U.K. company Biohm is hitting the headlines for its plans to start selling building insulation made from mushrooms. The company, which plans to begin mass producing the insulating material made from mycelium, the thread-like roots of mushrooms, insists its product is far more environmentally-friendly and also more affordable than traditional materials.
Biohm points out that mycelium is biodegradable, and it reckons that when it’s used for insulation, it outperforms rival materials.
Ehab Sayed, founder and director of innovation at Biohm, told Fast Company that mycelium networks have a very similar structure to that of engineered plastic-based insulation materials. He said the company’s tests show it does a better job of insulating than foam, has less thermal conductivity, and that it’s slower to burn in the event of a fire, meaning it’s safer too. Unlike standard insulation materials, it can either be composted safely, or reused to make more insulation.
Biohm reckons there’s a need for more environmentally-friendly, recyclable insulating materials. Its research shows the construction and demolition industry in the U.S. creates twice as much trash as all of the other waste produced by its cities.
Biohm grows its mycelium in a factory, shaping it to the size of a standard insulation panel. It also uses agricultural byproducts to the fungus to ensure the final product is carbon negative.
“What you’ll end up with is an insulation panel (pictured, below) that’s been completely naturally formed,” Sayed told Fast Company. Once the product has been grown to the correct size, it’s cured until it becomes rigid and strong.
Sayed says traditional insulation products such as foam are the byproduct of fossil fuels, which are obviously bad for the environment. In addition, those products are produced using harmful gasses that are even more damaging to the Ozone Layer than CO2. Some alternative products also use natural materials, but they add formaldehyde and other toxic substances to ensure they’re flame resistant. Another danger with traditional materials is that cutting insulation panels emits dust that can be harmful to construction workers.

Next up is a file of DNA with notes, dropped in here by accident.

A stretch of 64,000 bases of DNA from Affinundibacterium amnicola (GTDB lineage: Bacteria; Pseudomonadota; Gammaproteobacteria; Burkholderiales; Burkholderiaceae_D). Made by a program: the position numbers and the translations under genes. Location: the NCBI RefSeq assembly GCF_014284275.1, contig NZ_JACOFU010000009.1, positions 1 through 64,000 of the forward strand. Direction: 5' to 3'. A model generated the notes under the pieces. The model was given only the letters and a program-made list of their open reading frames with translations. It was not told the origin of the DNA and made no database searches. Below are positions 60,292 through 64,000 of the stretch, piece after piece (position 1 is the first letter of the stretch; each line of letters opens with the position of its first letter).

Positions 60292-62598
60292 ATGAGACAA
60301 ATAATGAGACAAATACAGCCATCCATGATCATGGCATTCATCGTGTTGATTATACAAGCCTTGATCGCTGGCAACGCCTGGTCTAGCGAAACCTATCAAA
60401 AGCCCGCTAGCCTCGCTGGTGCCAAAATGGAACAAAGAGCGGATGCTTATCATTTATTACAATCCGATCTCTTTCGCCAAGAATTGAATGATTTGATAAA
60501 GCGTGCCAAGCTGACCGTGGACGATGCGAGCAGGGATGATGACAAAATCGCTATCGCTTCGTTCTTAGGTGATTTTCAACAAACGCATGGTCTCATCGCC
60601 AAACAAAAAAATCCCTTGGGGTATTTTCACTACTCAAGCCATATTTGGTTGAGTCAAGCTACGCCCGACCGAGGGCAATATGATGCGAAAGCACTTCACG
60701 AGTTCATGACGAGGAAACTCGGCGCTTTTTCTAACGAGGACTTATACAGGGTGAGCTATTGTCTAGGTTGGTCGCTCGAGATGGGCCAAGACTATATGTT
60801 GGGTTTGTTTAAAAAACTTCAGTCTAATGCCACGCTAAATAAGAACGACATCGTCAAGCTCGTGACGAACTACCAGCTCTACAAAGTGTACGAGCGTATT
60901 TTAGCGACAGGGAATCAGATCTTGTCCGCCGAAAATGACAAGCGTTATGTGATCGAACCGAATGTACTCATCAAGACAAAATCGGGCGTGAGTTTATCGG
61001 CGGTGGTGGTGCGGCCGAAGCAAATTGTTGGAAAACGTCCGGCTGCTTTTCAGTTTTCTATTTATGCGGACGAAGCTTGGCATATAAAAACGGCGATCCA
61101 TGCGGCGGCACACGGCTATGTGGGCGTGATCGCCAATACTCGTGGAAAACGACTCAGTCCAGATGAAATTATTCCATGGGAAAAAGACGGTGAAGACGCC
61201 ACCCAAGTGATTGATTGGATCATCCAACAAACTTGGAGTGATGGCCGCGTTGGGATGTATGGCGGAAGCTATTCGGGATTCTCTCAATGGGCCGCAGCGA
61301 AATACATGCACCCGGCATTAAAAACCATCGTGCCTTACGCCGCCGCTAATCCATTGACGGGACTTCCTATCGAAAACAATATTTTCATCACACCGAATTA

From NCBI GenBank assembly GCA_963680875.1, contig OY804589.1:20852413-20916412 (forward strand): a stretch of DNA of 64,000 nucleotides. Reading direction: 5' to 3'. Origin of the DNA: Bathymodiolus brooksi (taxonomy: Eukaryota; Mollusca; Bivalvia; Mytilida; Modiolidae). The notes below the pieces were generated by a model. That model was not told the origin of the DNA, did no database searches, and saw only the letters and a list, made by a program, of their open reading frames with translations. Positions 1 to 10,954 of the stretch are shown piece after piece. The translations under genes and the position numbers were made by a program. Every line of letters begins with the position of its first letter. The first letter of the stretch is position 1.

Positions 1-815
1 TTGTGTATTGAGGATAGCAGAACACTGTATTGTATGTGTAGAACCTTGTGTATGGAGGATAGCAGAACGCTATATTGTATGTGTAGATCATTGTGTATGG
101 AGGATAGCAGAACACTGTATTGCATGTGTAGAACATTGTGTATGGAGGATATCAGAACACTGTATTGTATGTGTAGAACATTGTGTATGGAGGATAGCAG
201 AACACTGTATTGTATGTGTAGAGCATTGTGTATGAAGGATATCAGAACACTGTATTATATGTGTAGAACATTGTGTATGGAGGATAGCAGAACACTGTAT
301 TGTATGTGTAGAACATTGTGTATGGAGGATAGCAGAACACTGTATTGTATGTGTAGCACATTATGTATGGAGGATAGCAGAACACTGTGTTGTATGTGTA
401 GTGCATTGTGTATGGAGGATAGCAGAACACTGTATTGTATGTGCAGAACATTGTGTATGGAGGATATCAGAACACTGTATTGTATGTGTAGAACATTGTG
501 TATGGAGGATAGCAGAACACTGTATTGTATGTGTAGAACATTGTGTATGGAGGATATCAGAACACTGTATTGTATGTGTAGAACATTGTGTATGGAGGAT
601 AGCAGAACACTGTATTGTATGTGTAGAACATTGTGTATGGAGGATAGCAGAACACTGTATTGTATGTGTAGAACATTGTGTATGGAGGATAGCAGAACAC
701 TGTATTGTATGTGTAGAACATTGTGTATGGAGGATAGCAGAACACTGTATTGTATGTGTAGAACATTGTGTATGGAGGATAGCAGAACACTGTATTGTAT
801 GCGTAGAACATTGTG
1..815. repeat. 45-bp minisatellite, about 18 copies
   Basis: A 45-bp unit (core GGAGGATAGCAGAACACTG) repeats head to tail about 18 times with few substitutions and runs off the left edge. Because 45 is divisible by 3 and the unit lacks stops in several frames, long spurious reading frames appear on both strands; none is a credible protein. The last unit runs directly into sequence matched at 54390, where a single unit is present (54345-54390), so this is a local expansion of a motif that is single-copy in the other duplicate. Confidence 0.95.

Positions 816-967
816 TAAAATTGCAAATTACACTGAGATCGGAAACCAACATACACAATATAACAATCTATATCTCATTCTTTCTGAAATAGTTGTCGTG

Biohm initially plans to begin producing mycelium insulation panels on a very small scale, manufacturing enough to fit out around 30 homes per month. However it claims that these mushroom-based panels will cost no more than traditional insulation panels. And as it scales up production, it should be able to reduce costs even more, so its products can even be used in the most affordable housing.
Sayed said Biohm is able to keep costs low because all of the materials it uses are waste products. The mycelium is a waste product of the mushrooms, and Biohm also uses the waste stream from the feedstock, which it collects for free through its own waste collection service.
“So you basically have no raw material that you’re having to pay for us to start with, which really makes things more achievable when you’re producing at scale,” he explained.
Assuming its product proves to be a hit, Biohm has plans to build a second factory in the U.K. and another one in the Netherlands to ramp up production. The company also has plans to develop other sustainable building materials, including a plant-based concrete mix and an alternative to fiberboard that’s made entirely from food waste (pictured, above). In addition, the company has plans to launch what it calls a “circular construction system” that will use all three materials in combination.
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